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Vol. 14. Issue 1.
Pages 5-26 (January - February 2008)
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Vol. 14. Issue 1.
Pages 5-26 (January - February 2008)
Artigo Original/Original Article
Open Access
Infecção respiratória por bactérias do complexo Burkholderia cepacia: Evolução clínica em doentes com fibrose quística
The clinical course of Burkholderia cepacia complex bacteria respiratory infection in cystic fibrosis patients
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Susana Correia1,
Corresponding author
susanaamcorreia@hotmail.com

Correspondência / Correspondence to: Susana Correia, Departamento da Criança e da Família, Hospital de Santa Maria, Av. Prof. Egas Moniz, 1699 Lisboa, Portugal.
, Catarina Nascimento1, Luísa Pereira2, Mónica V. Cunha3, Isabel Sá-Correia4, Celeste Barreto5
1 Interna do Internato Complementar de Pediatria / Resident, Specialist Training, Paediatrics, Centro Especializado em fibrose quística/ Cystic Fibrosis Centre
2 Assistente Hospitalar / Consultant, Unidade de Pneumologia/ Pulmonology Unit
3 Investigadora Doutorada / PhD Researcher, Departamento da Criança e da Família/ Child and Family Department, Hospital de Santa Maria, Av. Prof. Egas Moniz, 1699 Lisboa
4 Professora Catedrática / Cathedratic Professor, IBB – Institute for Biotechnology and Bioengineering, Centro de Engenharia Biológica e Química, Instituto Superior Técnico. Av. Rovisco Pais, 1049-001 Lisboa, Portugal
5 Chefe de Serviço / Unit Head, Centro Especializado em fibrose quística (Coordenadora: Dr.ª Celeste Barreto) / Cystic Fibrosis Centre (Coordinator: Dr Celeste Barreto), Unidade de Pneumologia (Coordenadora: Dr.ª Celeste Barreto) / Pulmonology Unit (Coordinator: Dr Celeste Barreto), Departamento da Criança e da Família (Director: Prof. J. Gomes Pedro) / Child and Family Department (Director: Prof. J. Gomes Pedro), Hospital de Santa Maria, Av. Prof. Egas Moniz, 1699 Lisboa
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Resumo

O complexo Burkholderia cepacia (Bcc) é um grupo constituído por nove espécies de bactérias patogénicas oportunistas na fibrose quística (FQ), associadas a prognóstico mais reservado e a infecção cruzada entre os doentes. Existe grande heterogeneidade na deterioração pulmonar dos doentes colonizados/infectados com Bcc, evoluindo, por vezes, de forma fulminante – síndroma da cepacia.

Com o objectivo de avaliar a relação entre a colonização/infecção com as diferentes espécies do Bcc e a evolução clínica, os autores analisaram, retrospectivamente, 31 doentes com FQ acompanhados no Hospital de Santa Maria com isolamentos entre Janeiro de 1995 e Março de 2006. Os doentes foram divididos nos grupos: Grupo I – isolamento intermitente (15 doentes) e Grupo II – isolamento crónico (16 doentes). A prevalência das espécies do Bcc foi: B. cepacia 57%, B. cenocepacia 43%, B. multivorans 7%, B. stabilis 13%. Três doentes faleceram com síndroma da cepacia. As espécies B. cepacia e B. stabilis, pouco frequentes nas populações de FQ caracterizadas na Europa e na América do Norte, foram isoladas de uma percentagem importante dos doentes estudados, não tendo sido possível estabelecer uma correlação entre a espécie e a evolução clínica.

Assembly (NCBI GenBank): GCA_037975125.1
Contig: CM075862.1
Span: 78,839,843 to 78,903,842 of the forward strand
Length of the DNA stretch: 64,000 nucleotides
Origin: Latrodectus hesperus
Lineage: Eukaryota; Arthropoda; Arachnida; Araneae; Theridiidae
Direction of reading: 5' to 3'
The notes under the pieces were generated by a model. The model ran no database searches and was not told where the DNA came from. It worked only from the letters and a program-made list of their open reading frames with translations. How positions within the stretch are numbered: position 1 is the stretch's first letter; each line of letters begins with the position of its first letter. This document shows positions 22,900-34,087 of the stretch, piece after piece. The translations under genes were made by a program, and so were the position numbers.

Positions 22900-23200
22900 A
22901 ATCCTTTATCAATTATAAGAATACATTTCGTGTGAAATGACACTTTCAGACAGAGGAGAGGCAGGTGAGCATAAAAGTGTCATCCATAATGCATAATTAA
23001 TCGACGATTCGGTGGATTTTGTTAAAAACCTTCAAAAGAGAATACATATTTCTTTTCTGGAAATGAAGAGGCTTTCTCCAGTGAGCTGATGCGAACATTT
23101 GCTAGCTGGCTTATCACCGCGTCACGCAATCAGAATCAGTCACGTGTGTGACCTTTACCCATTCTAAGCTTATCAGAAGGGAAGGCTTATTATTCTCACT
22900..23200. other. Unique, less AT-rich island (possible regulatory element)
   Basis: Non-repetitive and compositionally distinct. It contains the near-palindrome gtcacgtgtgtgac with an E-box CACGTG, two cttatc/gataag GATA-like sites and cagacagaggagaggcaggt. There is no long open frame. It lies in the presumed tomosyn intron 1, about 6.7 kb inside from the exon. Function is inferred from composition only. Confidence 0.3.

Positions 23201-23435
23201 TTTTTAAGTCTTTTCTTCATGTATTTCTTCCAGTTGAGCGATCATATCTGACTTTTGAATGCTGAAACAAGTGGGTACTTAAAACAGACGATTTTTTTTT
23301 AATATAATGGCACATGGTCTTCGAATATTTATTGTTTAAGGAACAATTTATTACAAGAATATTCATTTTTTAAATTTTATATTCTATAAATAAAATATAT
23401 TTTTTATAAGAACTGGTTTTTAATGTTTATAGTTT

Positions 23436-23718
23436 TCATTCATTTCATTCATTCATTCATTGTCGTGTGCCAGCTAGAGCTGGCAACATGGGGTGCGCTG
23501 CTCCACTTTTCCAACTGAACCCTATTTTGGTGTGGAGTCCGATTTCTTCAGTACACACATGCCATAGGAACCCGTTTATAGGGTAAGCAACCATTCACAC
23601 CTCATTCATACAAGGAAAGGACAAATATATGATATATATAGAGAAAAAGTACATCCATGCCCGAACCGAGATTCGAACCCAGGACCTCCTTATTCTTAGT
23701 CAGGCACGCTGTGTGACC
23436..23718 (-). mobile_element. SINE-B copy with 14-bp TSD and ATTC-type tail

Nos doentes deteriorados, mas não nos estáveis, do grupo II, em quem foi possível analisar retrospectivamente a função respiratória (FEV1) e os períodos de internamento por exacerbação pulmonar, encontraram-se algumas diferenças relevantes antes e após o isolamento de Bcc.

Perante a incapacidade actual de orientar as medidas de profilaxia através da caracterização molecular dos isolados de Bcc, há que manter as medidas de controlo recomendadas.

Rev Port Pneumol 2008; XIV (1): 5-26

Palavras-chave:
Complexo Burkholderia cepacia (Bcc)
fibrose quística (FQ)
B. cepacia
B. cenocepacia
B. multivorans
B. stabilis
Abstract

Bacteria of the Burkholderia cepacia complex (Bcc), a group of nine related species, are opportunistic pathogens in cystic fibrosis (CF) patients, associated with a poor prognosis and patient-to-patient transmissibility. The pulmonary deterioration in Bcc-colonised/ infected patients has a heterogeneous pattern leading, sometimes, to a fulminant development – the cepacia syndrome.

To evaluate the relationship between colonisation/ infection by the different Bcc species and the clinical course, the authors carried out a retrospective study of 31 CF patients with Bcc bacteria isolations followed at Hospital de Santa Maria from January 1995 to March 2006. Patients were categorised into two groups: Group I, with intermittent isolations and Group II with chronic isolations. The prevalence of Bcc species was as follows: B. cepacia 57%, B. cenocepacia 43%, B. multivorans 7%, B. stabilis 13%. Three of the patients died of cepacia syndrome. The species B. cepacia and B. stabilis, usually less frequent in CF populations of Europe and America, were isolated in a considerable percentage of the patients examined. No correlation could be established between the species and the clinical outcome.

Deteriorated but not stable patients from group II, whose lung function and pulmonary exacerbationcaused hospitalisation could be retrospectively analysed, exhibited significant differences in the number of hospitalisations and pulmonary function (FEV1) in the year prior to and the years following Bcc isolation.

Based on the available data, it is not currently possible to outline preventive measures through the molecular characterisation of Bcc isolates, reinforcing the notion that the recommended control measures must be followed.

Rev Port Pneumol 2008; XIV (1): 5-26

Key-words:
Burkholderia cepacia (Bcc) complex
cystic fibrosis (CF)
B. cepacia
B. cenocepacia
B. multivorans
B. stabilis
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Copyright © 2008. Sociedade Portuguesa de Pneumologia/SPP
Pulmonology
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